How to Install a Floating Bookcase (To Save On Floor Space!)
I am really excited to share one of my favorite space-saving solutions today! This “floating bookcase” concept is one I’ve had in the back of my mind for ages, but we never really had the need or space to make it happen. In this home however, we have one really tiny bedroom; and I knew taking advantage of the wall was the only way to get the storage we needed without loading in more bulky furniture. Installing a “floating bookcase” is not only easy and rather inexpensive, but it’s also totally customizable based on how much space you have and how much storage you need. Let me show you what I mean!
I love shopping for furniture when I’m moving into and/or making over a space. And although I’ve become a pro at re-using and re-imagining items from home-to-home, there are times when investing in an expensive (and more importantly!) bulky piece of furniture just doesn’t make sense.
Our middle son’s room is small…very small. I really wanted to put our full-size vintage Jenny Lind bed in there, which left just enough room on either side for small side tables. However, at 4 years old, he didn’t have much need for two side tables; but he did have a serious need for book storage. So we nixed the idea of symmetrical side tables and instead figured out a better way to use the small stretch of side wall.
The distance between the bed and the wall is tight…just over 3 feet. While we certainly could have put a slender bookcase here, it would have really crowded up the room and eaten up precious floor space (which is everything to a little kid!) We already had tons of metal brackets and white shelves from previous homes, so we repurposed them into a completely custom floating bookcase!
The open design of this floating bookcase doesn’t take up a ton of visual or physical space, which helps make the entire room feel more open and less cluttered. We intentionally spaced the four shelves to accommodate kids’ books of all shapes and sizes (since a lot of kid books can be really tall or wide). And with the lowest shelf about 30″ up from the floor, we were able to provide a nice open spot for play.
These crates were originally put here as a temporary solution, but it’s actually been really helpful to have open bins to catch toys when we’re cleaning up. I originally thought this spot would stay empty for play space and/or for a bean bag. Ultimately, we can evolve this floorspace as we need it since we’re not committed to a certain furniture footprint.
There are so many things I love about this “floating bookcase” solution:
- You can put it anywhere you have a blank stretch of wall and need some storage. This could work in a playroom, a dining nook, a nursery, an office…anywhere!
- You can make it any size (i.e., any width, any height, any number of shelves, any distance between shelves.)
- It’s sturdy. When you use studs and drywall anchors, you can load up these shelves with heavy items like books, dishes, toys, frames, and more.
- By swapping bracket and shelf colors, you can match the overall look to any space.
- It’s inexpensive. These shelves and brackets can be found at most home improvement stores and will add up to less than a larger bookcase.
- It’s easier to move and re-use. This might not be important for many households, but it’s of the utmost importance to us. We’ve re-purposed these brackets and shelves over and over in countless different ways, so it’s a more practical solution for us than a bookcase that may or may not have a place in our next home.
Here are the supplies needed to make a floating bookcase similar to ours.
- Wood Laminate Shelving – These boards come in a variety of colors and lengths, but they can also be trimmed down as needed.
- Metal Brackets – In general, each shelf will need two brackets. Really wide shelves that hold heavy items might require more.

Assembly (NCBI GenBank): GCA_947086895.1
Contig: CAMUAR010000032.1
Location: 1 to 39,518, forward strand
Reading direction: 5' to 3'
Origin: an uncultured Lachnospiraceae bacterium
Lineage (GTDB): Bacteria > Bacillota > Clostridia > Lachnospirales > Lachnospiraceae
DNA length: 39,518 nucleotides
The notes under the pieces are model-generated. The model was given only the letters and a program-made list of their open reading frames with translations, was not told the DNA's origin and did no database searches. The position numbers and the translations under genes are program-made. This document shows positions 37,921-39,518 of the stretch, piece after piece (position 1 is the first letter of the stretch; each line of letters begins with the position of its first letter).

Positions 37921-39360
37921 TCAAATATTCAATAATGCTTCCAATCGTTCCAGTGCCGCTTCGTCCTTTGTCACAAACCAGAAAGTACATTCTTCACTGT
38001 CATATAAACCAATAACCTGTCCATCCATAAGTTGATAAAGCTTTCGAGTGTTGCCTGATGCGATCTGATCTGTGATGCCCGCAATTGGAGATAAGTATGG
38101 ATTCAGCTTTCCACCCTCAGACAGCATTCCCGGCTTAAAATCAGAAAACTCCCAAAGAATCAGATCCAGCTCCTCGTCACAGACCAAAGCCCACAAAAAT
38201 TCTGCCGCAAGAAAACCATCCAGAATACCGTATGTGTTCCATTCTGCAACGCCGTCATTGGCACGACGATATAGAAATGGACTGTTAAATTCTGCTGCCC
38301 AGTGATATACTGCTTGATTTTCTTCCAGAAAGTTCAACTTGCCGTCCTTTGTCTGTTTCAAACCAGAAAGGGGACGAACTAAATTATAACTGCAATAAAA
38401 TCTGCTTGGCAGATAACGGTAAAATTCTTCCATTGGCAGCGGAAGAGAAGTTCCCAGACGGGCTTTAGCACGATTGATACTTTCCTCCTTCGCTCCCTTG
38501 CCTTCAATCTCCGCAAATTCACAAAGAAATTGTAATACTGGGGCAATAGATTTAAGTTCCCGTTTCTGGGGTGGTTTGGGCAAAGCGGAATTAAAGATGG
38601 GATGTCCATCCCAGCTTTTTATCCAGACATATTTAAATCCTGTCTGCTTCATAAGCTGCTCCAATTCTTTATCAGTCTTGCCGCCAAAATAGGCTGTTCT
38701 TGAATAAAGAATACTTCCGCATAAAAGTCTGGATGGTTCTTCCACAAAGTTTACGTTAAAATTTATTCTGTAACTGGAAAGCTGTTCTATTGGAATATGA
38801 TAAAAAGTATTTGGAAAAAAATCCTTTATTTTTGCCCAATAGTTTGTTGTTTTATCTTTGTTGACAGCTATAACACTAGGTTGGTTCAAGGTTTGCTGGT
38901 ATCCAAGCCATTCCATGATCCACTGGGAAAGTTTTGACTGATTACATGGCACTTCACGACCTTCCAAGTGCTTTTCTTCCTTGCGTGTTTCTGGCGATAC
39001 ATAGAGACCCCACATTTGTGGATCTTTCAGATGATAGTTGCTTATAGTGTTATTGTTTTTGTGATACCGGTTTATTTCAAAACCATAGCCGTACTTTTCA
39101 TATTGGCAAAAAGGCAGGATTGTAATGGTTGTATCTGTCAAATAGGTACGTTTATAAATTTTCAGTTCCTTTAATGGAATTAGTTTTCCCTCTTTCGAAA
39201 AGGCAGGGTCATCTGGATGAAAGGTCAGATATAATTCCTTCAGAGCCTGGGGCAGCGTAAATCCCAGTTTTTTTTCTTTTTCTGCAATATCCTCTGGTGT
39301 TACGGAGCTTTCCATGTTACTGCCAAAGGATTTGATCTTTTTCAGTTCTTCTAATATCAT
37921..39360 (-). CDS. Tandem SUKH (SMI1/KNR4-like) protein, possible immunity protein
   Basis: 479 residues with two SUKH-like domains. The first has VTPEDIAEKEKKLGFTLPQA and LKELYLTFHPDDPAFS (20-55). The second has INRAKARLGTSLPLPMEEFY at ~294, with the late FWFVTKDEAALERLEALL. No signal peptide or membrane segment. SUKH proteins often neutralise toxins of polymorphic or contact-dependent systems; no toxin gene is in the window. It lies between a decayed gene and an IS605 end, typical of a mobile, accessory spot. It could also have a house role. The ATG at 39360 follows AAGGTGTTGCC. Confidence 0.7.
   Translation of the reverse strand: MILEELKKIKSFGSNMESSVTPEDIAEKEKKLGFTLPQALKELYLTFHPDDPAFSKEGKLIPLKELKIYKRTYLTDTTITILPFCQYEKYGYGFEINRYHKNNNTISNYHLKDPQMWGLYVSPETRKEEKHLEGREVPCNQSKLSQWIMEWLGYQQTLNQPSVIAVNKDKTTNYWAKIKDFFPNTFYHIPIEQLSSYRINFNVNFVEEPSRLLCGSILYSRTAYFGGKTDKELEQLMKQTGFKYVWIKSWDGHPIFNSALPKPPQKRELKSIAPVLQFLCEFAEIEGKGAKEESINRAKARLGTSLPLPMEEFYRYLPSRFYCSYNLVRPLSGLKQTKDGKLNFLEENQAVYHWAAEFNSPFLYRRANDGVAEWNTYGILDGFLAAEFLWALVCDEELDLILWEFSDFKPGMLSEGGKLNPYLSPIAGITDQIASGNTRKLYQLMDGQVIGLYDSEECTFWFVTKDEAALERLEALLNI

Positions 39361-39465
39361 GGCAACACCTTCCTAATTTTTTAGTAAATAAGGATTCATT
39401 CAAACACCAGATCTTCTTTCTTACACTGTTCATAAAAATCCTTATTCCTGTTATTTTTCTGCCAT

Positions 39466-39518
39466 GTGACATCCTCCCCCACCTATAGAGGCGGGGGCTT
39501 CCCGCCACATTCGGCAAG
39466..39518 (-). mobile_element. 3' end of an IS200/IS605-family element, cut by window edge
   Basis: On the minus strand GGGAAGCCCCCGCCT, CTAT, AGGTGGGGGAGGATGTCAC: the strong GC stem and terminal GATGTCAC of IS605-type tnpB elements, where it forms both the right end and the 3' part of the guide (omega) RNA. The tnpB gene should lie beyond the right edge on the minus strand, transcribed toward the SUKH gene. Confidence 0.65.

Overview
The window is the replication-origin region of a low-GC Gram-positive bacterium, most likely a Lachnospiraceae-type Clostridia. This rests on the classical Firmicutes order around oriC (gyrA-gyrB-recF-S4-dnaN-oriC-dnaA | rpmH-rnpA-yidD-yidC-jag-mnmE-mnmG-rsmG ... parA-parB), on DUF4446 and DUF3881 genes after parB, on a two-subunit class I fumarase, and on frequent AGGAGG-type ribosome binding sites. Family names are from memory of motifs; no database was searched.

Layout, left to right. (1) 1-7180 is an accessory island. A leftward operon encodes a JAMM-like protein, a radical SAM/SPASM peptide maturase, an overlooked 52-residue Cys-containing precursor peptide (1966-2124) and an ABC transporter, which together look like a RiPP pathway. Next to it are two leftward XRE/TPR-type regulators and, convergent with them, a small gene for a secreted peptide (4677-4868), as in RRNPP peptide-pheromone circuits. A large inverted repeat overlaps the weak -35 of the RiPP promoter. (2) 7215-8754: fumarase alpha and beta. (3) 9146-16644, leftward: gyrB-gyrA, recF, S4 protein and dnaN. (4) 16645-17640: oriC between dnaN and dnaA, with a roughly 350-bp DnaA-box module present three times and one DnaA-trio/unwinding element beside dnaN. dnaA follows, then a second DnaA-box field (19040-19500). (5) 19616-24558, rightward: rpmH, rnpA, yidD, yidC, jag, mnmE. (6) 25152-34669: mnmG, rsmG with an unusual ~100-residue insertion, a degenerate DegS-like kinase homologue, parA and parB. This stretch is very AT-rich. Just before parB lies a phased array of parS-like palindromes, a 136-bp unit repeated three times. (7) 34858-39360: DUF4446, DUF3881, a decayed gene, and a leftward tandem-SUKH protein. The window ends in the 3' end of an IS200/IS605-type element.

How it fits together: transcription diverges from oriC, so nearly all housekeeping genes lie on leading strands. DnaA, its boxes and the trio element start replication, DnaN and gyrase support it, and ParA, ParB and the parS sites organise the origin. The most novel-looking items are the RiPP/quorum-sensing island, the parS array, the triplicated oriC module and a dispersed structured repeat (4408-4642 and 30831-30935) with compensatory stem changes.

- Hardware – get white if possible to camouflage against the brackets
- #8 1.25 – 1.5″ screws for securing the brackets to the wall
- #8 5/8″ screws for securing the brackets to the shelves
- Drywall anchors – we like these.
- Levels – Both a long and short one will be handy
- Stud Finder
- Measuring Tape
- Drill with drill bit
- Electric screwdriver or screwdriver bit
- Iron-on laminate edging – if you need to cover raw edges
- Spray primer and spray paint – if you want to change the color of the brackets
- Contact paper or shelf liner – if you want to wrap the shelves
- Bookends – if you’ll be placing books on the bookcase
How to Install a Floating Bookcase
Determine Bookcase Layout
Based on how much wall space you have (both horizontally and vertically), determine the layout for your floating bookcase. Take into consideration how many shelves you want, what kinds of things you want to place on them, and how wide/tall you want the entire installation. It can be helpful to use strips of painter’s tape on the wall to visualize and plan out your arrangement. We settled on 4 shelves at 32″ wide, spaced 16″ apart (again, mainly to accommodate tall kids books.)
Prep the Brackets
The metal brackets primarily come in white and black. If you’d like to give them a fun splash of color or contrast, you will want to do so before you start installing.
I’ve painted these metal brackets so many different colors over the years. My favorite way to do it is with spray paint: this primer first, followed by Rustoleum-brand spray paint (this is the gold I used). When you paint the brackets, make sure you move around the bracket a lot to get every single exposed edge. Let them dry and cure at least 24 hours before handling them (to prevent smudges like you see on mine).
Prep the Shelves
The laminate shelving typically comes in widths of 36″, 48″, and 72″ in white, various woodgrains, and grey/black. You can certainly stick to these sizes and finishes, but the boards are also really great for customizing. You can wrap them in contact paper or peel-and-stick wallpaper to add color or pattern to your installation; and they can be easily cut down with a circular saw. If you do cut the shelves down, you will want to adhere some iron-on laminate edging to any raw/exposed edges that are in view.
Hang the Shelf Brackets
If you’ve never installed these kinds of shelves before, they can be a little frustrating. Taking time to measure and pre-drill holes can go a really long way in making sure everything ends up level, flush, and secure. In general, you are going to secure all the brackets to the wall first, and then attach the shelves to the brackets second.